UNITED NATIONS – The world's population will hit 7 billion early in 2012 and top 9 billion in 2050, with the vast majority of the increase coming in the developing countries of Asia and Africa, according to a U.N. estimate released Wednesday.
Hania Zlotnik, director of the U.N. Population Division, said that "there have been no big changes" from the previous estimate in 2006.
"We are still projecting that by 2050 the population of the world will be around 9.1 billion," she said at a news conference. "The projections are based on the assumption that fertility that is now around 2.56 children per woman is going to decline to about 2.02 children per woman in the world."
Zlotnik said if fertility remained about where it is now, then world population would reach 10.5 billion by 2050. If fertility fell even more than expected, to about 1.5, then the population would only increase to 8 billion by mid-century, she said.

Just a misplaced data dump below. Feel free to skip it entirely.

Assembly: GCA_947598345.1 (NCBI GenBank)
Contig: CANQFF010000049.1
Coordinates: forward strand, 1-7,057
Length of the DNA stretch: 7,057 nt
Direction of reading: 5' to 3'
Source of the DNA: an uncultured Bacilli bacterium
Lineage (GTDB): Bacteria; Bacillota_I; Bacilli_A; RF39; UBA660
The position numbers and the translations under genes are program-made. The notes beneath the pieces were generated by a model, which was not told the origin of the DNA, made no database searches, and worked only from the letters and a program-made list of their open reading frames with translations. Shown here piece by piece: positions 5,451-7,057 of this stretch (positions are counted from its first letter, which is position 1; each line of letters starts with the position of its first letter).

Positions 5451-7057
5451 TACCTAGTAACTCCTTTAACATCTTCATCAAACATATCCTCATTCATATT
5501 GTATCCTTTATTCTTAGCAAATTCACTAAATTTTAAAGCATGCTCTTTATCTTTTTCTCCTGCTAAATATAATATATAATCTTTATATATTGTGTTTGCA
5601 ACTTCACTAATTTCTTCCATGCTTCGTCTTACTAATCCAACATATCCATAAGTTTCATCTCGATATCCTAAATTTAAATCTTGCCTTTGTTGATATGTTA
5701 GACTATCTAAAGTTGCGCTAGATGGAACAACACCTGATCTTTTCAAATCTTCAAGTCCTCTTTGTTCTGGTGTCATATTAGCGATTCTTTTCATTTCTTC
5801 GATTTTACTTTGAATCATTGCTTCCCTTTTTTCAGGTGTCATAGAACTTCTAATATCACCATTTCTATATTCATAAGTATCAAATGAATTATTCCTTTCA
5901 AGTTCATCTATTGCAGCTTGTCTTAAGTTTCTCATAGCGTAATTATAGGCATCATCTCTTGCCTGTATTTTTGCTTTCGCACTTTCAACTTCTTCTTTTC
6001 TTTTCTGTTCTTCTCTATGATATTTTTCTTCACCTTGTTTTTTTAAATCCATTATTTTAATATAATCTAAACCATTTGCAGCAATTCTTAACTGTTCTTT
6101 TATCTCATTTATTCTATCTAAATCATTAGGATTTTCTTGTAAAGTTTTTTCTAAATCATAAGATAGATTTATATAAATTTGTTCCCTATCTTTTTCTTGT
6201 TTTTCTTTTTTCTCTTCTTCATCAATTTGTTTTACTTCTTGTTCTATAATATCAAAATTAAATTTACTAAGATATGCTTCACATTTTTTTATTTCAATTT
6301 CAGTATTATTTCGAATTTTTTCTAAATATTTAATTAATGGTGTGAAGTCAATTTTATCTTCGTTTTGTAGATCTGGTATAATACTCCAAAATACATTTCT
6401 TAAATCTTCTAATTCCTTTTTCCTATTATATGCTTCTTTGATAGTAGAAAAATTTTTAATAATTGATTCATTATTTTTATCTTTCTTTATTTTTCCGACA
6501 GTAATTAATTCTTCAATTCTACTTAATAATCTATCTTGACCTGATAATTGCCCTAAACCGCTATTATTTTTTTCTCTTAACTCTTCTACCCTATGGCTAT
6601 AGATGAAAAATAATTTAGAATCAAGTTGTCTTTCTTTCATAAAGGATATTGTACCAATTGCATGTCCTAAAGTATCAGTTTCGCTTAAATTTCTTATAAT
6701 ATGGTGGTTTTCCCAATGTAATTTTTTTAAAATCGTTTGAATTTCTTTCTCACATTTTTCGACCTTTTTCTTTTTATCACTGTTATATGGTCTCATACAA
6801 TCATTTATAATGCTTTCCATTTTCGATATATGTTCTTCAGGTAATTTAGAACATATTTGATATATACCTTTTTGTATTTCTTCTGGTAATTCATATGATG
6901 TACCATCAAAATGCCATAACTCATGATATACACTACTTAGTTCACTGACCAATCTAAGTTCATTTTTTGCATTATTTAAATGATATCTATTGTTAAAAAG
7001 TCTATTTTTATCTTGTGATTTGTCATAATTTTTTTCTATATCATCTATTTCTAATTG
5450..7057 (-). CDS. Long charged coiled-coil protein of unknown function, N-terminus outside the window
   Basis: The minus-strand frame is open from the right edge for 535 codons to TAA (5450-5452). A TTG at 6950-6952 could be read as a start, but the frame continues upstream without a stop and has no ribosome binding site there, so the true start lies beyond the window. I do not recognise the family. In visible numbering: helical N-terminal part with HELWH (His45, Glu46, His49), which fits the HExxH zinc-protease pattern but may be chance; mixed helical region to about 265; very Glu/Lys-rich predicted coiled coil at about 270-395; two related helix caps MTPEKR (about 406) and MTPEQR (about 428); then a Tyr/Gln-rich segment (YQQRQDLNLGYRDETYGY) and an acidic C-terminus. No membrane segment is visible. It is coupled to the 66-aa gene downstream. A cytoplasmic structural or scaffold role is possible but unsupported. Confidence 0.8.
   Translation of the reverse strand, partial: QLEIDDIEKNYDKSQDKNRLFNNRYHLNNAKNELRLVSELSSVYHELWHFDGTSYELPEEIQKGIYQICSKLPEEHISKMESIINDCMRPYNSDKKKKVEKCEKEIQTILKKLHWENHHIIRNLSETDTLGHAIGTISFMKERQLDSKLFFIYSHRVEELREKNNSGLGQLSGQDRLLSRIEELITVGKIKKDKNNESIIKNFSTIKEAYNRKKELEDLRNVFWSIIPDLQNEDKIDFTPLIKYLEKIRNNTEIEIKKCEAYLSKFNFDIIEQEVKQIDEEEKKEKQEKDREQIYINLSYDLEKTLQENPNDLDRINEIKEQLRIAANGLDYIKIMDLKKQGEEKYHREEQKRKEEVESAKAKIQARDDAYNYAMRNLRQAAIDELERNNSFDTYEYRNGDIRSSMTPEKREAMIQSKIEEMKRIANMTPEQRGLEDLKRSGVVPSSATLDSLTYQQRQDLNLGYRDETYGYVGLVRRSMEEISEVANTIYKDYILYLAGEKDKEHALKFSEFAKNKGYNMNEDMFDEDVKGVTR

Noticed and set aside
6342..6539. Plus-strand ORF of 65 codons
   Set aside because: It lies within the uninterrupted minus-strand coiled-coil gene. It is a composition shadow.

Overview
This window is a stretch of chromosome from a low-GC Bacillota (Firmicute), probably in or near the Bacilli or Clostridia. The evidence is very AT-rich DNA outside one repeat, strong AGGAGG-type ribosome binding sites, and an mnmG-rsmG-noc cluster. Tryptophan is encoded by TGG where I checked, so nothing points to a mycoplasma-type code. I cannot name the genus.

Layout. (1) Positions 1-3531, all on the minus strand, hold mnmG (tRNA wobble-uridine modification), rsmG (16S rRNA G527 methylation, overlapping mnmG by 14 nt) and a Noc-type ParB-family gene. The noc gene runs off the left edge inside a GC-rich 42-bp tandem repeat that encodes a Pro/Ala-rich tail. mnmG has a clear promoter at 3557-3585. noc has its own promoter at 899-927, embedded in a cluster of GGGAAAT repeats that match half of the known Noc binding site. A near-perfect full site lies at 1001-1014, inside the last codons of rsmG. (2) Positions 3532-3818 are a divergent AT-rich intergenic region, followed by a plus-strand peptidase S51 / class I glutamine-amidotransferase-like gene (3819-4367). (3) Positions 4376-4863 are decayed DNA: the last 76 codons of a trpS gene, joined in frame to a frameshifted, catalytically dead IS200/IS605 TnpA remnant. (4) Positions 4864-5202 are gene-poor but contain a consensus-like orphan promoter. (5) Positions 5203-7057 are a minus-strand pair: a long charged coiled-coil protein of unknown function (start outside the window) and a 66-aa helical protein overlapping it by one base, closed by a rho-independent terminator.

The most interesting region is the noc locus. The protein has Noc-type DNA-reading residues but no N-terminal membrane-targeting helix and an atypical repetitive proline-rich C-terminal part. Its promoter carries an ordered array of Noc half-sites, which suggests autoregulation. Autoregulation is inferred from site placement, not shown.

Population growth will remain concentrated in the most populous countries through 2050. Nine nations are expected to account for half the projected increase: India, Pakistan, Nigeria, Ethiopia, the U.S., Congo, Tanzania, China and Bangladesh, the report said.
In sharp contrast, the populations of 45 countries or regions are expected to decline at least 10 percent over the same period. Those include Russia, Japan, Italy, South Korea, Cuba, Ukraine and many other countries that were once part of the Soviet Union, the U.N. said.